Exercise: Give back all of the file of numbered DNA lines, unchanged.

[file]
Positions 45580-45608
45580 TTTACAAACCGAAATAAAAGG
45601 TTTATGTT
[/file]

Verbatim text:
Positions 45580-45608
45580 TTTACAAACCGAAATAAAAGG
45601 TTTATGTT